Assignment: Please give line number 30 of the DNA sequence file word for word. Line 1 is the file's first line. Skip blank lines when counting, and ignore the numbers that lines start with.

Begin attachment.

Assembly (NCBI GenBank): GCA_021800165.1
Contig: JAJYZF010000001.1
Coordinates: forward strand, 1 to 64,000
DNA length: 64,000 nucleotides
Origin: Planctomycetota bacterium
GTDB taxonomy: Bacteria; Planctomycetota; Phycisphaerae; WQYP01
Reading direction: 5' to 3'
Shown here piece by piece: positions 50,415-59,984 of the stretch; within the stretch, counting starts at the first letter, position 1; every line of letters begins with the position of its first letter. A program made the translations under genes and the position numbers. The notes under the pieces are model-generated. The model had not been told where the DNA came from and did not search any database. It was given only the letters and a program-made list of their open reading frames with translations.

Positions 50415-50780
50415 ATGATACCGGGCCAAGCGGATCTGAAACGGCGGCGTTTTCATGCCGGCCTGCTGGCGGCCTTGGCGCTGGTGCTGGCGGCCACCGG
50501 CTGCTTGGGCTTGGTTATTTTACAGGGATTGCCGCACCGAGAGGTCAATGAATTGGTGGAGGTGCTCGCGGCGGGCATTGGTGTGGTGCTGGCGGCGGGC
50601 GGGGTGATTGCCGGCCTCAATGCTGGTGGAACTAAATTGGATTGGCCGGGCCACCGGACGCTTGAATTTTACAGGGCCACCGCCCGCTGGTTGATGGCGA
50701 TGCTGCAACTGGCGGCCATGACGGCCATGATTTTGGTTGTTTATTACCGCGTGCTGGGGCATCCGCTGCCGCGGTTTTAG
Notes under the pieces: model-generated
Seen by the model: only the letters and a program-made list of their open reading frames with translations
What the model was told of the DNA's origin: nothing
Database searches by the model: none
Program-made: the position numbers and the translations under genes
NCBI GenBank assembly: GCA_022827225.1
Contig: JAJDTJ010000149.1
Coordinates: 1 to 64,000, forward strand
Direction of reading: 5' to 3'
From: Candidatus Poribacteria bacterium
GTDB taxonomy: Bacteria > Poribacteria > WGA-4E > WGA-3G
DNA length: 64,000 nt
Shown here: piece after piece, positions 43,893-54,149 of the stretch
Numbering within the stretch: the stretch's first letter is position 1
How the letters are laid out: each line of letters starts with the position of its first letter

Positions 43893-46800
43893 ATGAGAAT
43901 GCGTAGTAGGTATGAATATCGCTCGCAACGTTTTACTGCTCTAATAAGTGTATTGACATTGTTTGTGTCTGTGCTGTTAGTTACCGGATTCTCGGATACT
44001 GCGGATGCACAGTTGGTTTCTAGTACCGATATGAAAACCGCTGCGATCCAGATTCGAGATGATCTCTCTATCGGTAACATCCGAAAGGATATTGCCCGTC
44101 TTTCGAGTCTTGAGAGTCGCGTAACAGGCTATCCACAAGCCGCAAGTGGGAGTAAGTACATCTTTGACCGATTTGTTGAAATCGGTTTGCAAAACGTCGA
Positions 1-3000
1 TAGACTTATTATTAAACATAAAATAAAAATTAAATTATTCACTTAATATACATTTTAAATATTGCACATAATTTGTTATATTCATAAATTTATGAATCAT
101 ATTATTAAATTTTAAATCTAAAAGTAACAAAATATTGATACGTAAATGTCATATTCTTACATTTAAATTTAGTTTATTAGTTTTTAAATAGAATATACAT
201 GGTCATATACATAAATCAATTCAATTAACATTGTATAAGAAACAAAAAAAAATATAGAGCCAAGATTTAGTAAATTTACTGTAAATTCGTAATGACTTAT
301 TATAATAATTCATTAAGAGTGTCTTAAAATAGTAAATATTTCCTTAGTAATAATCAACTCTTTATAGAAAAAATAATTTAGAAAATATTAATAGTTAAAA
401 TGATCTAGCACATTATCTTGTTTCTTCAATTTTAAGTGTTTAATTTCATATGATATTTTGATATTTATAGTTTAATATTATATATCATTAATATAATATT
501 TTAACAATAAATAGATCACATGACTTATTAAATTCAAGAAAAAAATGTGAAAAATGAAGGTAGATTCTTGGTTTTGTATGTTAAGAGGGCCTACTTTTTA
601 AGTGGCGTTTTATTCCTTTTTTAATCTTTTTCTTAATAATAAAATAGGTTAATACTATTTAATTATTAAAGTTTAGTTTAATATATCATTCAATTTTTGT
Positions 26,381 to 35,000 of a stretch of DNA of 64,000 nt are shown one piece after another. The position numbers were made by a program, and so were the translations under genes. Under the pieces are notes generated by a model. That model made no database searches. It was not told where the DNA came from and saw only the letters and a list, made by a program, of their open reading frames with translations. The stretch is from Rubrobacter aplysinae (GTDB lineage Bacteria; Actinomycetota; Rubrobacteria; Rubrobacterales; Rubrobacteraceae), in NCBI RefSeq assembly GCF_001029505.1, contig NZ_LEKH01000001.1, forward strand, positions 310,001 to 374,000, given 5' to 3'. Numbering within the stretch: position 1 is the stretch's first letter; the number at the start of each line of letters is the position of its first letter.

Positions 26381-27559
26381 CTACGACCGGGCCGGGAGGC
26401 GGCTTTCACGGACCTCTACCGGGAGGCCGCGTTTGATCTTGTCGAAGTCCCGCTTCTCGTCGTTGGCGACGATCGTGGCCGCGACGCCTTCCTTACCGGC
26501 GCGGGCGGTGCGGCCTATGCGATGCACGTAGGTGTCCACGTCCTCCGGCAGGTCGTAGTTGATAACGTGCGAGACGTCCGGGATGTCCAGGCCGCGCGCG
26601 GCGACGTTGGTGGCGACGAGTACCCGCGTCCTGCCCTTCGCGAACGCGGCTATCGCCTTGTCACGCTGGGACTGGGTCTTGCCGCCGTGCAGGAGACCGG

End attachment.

43893 ATGAGAAT